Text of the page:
My doctors tell me that I have been pushed to the greatest extremes of suffering that illness can ever push a person. I have come very close to dying on more than one occasion. If you met me you may well think I was about to die now – it’s like that every single day. After all these years I still struggle to understand how it’s possible to feel so ill so relentlessly.
My reaction to small exertions and sensory stimulation is extreme. Voices wafting up from downstairs, a brief doctor’s visit, a little light, all can leave me with surging pain, on the verge of vomiting, struggling with each breath and feeling I’ll go mad with the suffering. Of course it can also be as bad as this for no particular reason – and often is. I cannot be washed, cannot raise my head, cannot have company, cannot be lifted from bed, cannot look out of the window, cannot be touched, cannot watch television or listen to music – the list is long. ME has made my body an agonising prison.
My days and nights are filled with restless sleep interspersed with injections, needle changes (for a syringe driver), nappy changes (as well as experiencing transient paralysis and at times being blind and mute, I am doubly incontinent) and medicines/fluid being pumped into my stomach through a tube. My life could be better if I had a Hickman line (line which goes into a major vein and sits in the heart) for IV drugs and fluids, but such a thing would likely kill me. I’m on a huge cocktail of strong medications which help, yet still most days the suffering is incomprehensible. During the worst hours I may go without the extra morphine I need as I feel so ill that the thought of my mother coming near to administer it is intolerable – this despite pain levels so high that I hallucinate.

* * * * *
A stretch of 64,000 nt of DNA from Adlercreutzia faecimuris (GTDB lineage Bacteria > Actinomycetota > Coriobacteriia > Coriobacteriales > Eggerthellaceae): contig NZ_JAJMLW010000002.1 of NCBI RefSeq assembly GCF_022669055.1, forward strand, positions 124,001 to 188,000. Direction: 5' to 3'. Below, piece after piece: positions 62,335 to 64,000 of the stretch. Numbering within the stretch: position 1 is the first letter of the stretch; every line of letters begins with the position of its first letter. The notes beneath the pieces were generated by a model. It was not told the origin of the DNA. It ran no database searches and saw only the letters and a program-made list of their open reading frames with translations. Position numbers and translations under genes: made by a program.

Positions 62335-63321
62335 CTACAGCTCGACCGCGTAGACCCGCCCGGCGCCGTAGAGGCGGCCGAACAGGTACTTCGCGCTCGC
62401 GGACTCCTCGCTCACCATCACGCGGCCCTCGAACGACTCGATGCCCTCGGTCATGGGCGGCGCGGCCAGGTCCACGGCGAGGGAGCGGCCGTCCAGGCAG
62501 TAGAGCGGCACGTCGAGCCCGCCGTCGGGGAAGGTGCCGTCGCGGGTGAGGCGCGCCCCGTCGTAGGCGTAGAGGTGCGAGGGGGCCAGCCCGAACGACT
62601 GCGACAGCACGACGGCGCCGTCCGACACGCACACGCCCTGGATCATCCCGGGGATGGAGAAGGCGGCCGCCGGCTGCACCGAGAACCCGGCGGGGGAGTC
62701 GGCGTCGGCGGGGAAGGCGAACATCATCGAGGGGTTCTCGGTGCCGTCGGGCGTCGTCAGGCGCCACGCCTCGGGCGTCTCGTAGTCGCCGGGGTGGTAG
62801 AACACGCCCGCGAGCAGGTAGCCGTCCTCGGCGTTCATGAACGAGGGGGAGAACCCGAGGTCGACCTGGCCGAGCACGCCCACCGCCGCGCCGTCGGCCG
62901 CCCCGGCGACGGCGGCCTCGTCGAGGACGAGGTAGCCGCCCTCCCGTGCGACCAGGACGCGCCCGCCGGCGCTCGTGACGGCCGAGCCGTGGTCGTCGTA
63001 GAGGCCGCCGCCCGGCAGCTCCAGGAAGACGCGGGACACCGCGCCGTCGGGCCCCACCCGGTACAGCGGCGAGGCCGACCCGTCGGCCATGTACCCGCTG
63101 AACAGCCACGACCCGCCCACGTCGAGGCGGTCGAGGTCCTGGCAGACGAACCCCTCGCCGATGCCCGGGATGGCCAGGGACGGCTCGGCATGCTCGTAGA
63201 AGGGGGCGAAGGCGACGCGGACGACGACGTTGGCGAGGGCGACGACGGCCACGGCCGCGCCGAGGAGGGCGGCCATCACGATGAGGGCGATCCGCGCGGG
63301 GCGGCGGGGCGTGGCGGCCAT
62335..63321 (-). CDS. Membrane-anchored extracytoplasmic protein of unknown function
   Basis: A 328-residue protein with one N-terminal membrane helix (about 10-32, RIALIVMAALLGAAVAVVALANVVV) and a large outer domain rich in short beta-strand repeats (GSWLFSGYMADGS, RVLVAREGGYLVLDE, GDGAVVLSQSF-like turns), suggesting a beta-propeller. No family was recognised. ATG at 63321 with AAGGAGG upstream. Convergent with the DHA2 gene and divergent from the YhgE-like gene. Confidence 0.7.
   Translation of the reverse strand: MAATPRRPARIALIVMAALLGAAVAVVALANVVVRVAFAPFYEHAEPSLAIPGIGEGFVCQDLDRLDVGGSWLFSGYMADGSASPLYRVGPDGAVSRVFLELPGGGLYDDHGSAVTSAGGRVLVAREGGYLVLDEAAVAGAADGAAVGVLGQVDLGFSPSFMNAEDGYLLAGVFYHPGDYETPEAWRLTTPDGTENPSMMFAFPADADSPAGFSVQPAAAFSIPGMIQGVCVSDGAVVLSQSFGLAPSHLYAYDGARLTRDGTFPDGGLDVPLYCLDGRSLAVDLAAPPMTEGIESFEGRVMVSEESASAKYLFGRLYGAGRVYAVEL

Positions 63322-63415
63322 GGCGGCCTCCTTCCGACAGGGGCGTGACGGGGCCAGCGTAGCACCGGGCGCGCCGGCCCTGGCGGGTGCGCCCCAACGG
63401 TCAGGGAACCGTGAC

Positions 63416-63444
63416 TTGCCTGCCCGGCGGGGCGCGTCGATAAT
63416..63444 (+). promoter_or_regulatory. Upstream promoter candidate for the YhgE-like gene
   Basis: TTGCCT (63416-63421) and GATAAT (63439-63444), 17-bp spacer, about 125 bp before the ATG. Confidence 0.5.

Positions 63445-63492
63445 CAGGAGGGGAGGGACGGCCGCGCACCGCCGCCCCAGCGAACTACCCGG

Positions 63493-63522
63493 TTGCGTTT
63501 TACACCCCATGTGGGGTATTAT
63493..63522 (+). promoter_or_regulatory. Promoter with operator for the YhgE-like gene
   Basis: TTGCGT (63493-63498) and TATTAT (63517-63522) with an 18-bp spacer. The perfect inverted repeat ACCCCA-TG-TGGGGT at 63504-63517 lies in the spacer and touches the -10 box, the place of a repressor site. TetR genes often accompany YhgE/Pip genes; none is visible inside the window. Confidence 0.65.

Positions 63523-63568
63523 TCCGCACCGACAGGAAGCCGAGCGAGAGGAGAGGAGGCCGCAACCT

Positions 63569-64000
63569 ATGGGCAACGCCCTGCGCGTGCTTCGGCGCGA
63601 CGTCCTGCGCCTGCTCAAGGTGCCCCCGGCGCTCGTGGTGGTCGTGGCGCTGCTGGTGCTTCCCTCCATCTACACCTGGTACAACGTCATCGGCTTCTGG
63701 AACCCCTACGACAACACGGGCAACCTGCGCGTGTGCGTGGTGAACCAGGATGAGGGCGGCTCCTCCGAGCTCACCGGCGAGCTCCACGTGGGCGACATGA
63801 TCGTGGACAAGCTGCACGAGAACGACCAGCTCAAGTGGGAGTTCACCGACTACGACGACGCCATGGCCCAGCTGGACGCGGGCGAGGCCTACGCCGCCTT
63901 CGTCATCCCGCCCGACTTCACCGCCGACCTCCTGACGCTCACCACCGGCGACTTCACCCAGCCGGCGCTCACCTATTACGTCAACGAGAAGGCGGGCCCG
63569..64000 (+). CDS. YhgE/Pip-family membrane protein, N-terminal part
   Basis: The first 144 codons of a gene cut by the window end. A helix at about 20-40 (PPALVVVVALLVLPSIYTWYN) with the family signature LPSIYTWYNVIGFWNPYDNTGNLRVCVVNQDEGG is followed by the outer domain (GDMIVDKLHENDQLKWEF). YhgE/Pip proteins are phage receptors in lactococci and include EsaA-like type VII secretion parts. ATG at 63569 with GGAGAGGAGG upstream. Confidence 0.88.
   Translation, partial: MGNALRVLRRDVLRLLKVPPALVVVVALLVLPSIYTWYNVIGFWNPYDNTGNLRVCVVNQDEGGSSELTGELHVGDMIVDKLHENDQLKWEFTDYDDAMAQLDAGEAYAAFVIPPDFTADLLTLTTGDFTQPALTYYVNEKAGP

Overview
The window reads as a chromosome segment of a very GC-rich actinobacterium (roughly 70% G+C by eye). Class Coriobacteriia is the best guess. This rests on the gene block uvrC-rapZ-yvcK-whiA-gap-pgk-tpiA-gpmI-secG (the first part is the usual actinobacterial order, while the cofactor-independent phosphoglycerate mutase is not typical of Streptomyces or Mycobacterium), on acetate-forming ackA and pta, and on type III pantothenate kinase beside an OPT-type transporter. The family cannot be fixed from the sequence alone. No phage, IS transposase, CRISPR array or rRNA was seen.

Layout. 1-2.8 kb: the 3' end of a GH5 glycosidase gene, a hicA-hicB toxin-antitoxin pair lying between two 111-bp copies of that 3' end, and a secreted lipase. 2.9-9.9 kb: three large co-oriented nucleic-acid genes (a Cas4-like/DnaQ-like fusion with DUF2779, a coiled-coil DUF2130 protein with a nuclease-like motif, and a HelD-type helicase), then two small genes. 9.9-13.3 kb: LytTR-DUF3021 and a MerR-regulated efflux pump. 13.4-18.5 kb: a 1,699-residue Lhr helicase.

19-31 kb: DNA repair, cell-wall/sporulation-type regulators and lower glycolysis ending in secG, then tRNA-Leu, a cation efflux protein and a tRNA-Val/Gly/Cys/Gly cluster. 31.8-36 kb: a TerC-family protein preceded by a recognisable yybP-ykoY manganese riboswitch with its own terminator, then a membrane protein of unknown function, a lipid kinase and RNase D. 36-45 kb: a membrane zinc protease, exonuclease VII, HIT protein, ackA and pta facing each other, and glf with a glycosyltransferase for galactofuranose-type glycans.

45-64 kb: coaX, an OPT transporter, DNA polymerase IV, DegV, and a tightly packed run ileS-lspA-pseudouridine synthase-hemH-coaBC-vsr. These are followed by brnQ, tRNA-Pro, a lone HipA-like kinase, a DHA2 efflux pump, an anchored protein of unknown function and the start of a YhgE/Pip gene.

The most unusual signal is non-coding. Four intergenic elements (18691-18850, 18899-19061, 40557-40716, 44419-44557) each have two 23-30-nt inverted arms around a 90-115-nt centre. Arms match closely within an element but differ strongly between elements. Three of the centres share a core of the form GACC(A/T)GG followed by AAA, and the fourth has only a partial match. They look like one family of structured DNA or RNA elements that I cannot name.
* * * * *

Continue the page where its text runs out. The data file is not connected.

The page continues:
I live in constant fear of a crisis driving me into hospital; our hospitals have shown such lack of consideration for the special needs of patients like me that time spent in hospital is torture (eased only by the incredible kindness shown by some nurses and doctors) and invariably causes further deterioration.
Many days I feel utter despair.
But, unlike some sufferers, over the long years in which I’ve had severe ME (the illness began mildly and has taken a progressive course) I have at least had periods of respite from the absolute worst of it. During those periods I was still very ill, but it was possible to enjoy something of life. So in these dark days I know there is a real chance of better times ahead and that keeps me going.
My entire future, and the greatly improved health I so long for, however, currently hinges on luck alone. This is wrong. As I lie here, wishing and hoping and simply trying to survive, I (and the thousands like me – severe ME is not rare) should at least have the comfort of knowing that there are many, many well-funded scientists and doctors who are pulling out all the stops in the quest to find a treatment which may restore my health and that the NHS is doing all possible to care for me as I need to be cared for – but I don’t. This wretched, ugly disease is made all the more so through the scandalous lack of research into its most severe form and the lack of necessary, appropriate support for those suffering from it. This is something that must change.
And that is why I tell my story; why I fight my painfully debilitated body to type this out on a smartphone one difficult sentence at a time and to make my appeal to governments, funders, medical experts and others:
Please put an end to the abandonment of people with severe ME and give us all real reason to hope.”